A certain supplement may sound like just the thing you need to feel better and improve your health, but remember it’s your health that’s on the line when you plunk down money at the register.
Whether that register is in a drug store, discount chain, grocery store or health food store is not as important as whether the brand is trustworthy and the product has been studied. A handful of private organizations are in the business of keeping tabs on supplements, each offering a variation on a certificate or seal for supplements it deems consumer-worthy. The three main companies cornering the certification market are ConsumerLab.com, NSF International and United States Pharmacopeia (USP). All three test supplements to determine, among other things, if what’s in the bottle sizes up to the label’s ingredient list. Look for a blue and yellow United States Pharmacopeia (USP) seal or a symbol from NSF or Consumer Lab.com.
Because you are your own best health advocate, make sure you answer these questions before you swallow anything. You can find some answers right here in this A-to-Z guide or by talking with your doctor about supplements safe for you.
• What are the claims made about the supplement? Are they realistic?
• Why might this supplement be worth taking? What effects is it supposed to have?
• Are there unbiased studies or history of use to show this supplement’s safe? Will the manufacturer provide a copy of studies for you to review with your doctor?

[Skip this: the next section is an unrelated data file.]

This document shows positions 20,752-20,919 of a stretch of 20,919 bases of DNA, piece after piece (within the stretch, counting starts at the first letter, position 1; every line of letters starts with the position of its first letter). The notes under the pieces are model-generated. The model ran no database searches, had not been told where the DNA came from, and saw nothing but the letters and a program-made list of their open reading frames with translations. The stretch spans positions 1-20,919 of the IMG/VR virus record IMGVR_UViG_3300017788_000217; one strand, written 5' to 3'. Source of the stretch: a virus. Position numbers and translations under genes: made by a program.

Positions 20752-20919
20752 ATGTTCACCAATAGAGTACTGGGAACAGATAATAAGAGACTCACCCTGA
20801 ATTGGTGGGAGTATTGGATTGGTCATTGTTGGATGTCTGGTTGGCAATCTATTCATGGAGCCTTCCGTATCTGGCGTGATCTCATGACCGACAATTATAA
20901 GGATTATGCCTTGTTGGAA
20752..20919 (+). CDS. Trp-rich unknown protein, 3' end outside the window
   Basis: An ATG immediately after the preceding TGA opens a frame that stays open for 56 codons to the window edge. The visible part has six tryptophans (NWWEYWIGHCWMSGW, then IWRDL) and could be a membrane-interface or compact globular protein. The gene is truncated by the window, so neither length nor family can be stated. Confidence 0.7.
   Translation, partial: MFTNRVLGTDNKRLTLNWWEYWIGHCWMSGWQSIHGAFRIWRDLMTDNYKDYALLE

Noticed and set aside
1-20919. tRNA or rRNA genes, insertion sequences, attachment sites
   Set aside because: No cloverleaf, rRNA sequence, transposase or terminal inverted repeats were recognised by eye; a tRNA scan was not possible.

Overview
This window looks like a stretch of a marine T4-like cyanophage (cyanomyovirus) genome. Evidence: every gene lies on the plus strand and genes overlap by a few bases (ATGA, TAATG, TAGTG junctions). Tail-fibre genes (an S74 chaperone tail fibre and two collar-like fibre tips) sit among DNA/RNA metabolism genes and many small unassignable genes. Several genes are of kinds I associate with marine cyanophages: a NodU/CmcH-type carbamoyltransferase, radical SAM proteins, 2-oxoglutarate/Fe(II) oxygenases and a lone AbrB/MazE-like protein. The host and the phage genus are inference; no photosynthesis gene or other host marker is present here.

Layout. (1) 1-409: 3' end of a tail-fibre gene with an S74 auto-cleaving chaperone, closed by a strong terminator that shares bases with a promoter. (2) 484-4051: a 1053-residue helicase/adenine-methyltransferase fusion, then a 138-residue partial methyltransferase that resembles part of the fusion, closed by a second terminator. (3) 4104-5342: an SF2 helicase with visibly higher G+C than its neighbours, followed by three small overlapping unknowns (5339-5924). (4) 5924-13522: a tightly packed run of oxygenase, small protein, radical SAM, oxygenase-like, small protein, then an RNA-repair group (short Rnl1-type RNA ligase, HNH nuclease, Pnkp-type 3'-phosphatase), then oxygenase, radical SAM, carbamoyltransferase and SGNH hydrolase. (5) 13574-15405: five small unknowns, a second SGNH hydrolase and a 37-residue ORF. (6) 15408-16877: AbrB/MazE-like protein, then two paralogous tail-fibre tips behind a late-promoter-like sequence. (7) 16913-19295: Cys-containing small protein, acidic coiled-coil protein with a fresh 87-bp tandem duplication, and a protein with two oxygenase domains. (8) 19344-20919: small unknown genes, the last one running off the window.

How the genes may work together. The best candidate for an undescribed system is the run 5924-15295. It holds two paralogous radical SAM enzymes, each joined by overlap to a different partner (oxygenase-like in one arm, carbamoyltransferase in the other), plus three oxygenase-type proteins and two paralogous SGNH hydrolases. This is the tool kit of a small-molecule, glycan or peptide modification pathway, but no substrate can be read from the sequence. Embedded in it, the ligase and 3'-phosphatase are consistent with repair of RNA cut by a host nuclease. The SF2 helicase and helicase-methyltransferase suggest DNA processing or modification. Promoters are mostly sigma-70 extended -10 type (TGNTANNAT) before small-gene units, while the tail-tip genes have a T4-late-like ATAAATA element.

• What are the side effects you might experience?
• How much should you take?
• What time – and how many times per day – should you take it?
• Will it interact with other medications you are taking?
• Will it interact with other supplements you are taking?
• Will it interfere with other medical conditions you have?
• How long should you take it?
• How long before you see results?
• Is it worth the price?
• Is the brand reputable?
If, after answering these questions, you decide a supplement is worth a try, follow this advice to achieve the best results and help ensure supplement safety:
• Let your doctor know the supplements you are taking.
• Know that some supplements can affect the outcome of medical tests.
• Try one new supplement (single active ingredient) at a time, and keep a record of its effects. Note the brand name and the dose.
• Don’t take more than the recommended amount. You can overdose on anything, no matter how “safe” it appears to be.
• Keep a list of all of the supplements you are taking, along with your other medications. Don’t stop taking your prescription medications, unless your doctor tells you to.
• Call your doctor if you have any unusual symptoms or feel worse after using a supplement. Be sure to keep the container the supplement came in.